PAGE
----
Sideways, I know, but here I am with my new twin! 


  1. Amazing what a little (or a LOT of) duct tape will do!!! Your husband must be a prince to agree to do all of that with you. LOVE the purple!!I I must admit that every time I watch Project Runway I think how handy it would be to have one of those mannequins. Happy sewing.

    1. Thanks Christie! Like I said, hubby was a good sport, but also - he seriously owes me. The last thing I feel like doing on my sewing machine was figuring out how to sew seat covers for a 1947 Ford (definitely a first for me!) but I'm doing it!

      As for the purple - I actually have a within white turtleneck shell that she'll probably wear a lot. It will not be as distracting color-wise, plus I'll be able to pin to it. You definitely don't want to pin thru the duct tape!

  2. Very cool idea Phyl!! Well executed!!

  3. GENIUS! I love this, you are just the coolest thing ever. Seriously, this rocks!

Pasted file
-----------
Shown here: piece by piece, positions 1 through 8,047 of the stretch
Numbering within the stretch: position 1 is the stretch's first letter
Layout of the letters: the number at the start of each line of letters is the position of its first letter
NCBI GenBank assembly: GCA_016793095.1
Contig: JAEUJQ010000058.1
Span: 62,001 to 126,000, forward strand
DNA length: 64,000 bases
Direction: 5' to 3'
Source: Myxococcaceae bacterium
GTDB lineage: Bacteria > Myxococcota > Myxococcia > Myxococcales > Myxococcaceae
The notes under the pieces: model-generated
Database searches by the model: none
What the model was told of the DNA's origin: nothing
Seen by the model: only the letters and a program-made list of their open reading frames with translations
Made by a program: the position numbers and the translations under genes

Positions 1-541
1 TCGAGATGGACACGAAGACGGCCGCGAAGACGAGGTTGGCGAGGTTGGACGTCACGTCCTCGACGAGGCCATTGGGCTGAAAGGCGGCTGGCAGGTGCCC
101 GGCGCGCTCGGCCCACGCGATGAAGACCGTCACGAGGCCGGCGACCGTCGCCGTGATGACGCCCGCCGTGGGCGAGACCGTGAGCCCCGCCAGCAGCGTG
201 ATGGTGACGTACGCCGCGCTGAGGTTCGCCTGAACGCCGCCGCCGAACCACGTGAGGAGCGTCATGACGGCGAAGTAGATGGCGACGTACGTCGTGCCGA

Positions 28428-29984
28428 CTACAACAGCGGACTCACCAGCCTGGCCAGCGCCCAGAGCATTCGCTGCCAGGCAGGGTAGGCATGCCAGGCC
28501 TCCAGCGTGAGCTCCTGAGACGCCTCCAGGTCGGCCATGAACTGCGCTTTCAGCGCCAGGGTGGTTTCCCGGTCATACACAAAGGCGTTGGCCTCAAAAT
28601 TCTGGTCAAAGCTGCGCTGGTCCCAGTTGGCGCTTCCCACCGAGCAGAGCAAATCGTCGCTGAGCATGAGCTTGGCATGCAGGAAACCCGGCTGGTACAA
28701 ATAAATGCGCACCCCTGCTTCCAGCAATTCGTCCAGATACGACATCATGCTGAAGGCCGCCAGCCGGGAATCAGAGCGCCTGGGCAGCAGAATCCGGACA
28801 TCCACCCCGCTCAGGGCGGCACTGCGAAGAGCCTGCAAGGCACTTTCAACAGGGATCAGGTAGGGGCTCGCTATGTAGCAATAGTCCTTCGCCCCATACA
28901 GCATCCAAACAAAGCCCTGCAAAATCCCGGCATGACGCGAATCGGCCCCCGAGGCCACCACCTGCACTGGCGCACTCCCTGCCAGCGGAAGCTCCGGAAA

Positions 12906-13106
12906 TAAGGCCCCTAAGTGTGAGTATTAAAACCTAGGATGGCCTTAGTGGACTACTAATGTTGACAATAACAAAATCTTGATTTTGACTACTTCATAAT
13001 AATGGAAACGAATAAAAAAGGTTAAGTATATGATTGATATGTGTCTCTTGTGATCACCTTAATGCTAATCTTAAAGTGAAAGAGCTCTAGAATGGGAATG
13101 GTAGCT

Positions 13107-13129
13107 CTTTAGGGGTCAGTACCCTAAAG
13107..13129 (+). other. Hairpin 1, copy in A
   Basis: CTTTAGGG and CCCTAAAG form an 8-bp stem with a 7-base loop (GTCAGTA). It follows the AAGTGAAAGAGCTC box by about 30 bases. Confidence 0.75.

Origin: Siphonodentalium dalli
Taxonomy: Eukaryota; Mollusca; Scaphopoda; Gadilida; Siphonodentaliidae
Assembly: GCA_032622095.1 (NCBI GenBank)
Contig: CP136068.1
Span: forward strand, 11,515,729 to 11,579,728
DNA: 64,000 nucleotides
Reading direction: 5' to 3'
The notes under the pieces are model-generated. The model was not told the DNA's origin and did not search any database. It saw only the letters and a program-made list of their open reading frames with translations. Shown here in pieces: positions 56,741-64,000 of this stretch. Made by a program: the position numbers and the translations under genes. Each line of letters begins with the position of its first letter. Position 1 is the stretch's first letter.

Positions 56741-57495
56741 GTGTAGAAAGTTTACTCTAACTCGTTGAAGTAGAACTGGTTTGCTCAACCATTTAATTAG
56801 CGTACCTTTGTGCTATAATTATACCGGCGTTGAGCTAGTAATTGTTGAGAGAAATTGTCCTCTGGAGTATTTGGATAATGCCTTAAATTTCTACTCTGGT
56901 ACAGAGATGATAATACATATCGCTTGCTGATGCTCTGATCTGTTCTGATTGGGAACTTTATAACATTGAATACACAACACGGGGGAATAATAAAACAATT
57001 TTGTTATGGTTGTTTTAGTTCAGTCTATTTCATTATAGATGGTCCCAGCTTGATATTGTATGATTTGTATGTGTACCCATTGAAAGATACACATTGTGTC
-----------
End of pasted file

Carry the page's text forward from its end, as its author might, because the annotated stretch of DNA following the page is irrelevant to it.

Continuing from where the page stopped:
1. Thanks Cassie! Do you have a mannequin? Or perhaps you don't need one because your body actually matches the dimensions of normal patterns, which mine does not?

      Since completing this, I've discovered another tutorial, this time using paper packing tape (the kind you dampen with a sponge, that I remember using when I assembled a silk screen in college 100 years or so ago). Anyhow, it says it dries like papier-mache into a hard shell, is lightweight, doesn't need to be stuffed, and can be pinned into! A project for another time...

  4. Hi Phyl, I just wanted to let you know that I have linked to this from my blog. It's here: I love how it's purple!

  5. Thank you thank you thank you i too want no need a mannequin and I too have physical differences to those of a real mannequin. This Duct Tape Mannequin will suit me quite awesomely for my sewing purposes :-) Thank you <3 <3 <3

    1. Good luck! It was challenging, and less than successful. I'm pretty sure I wouldn't do it again!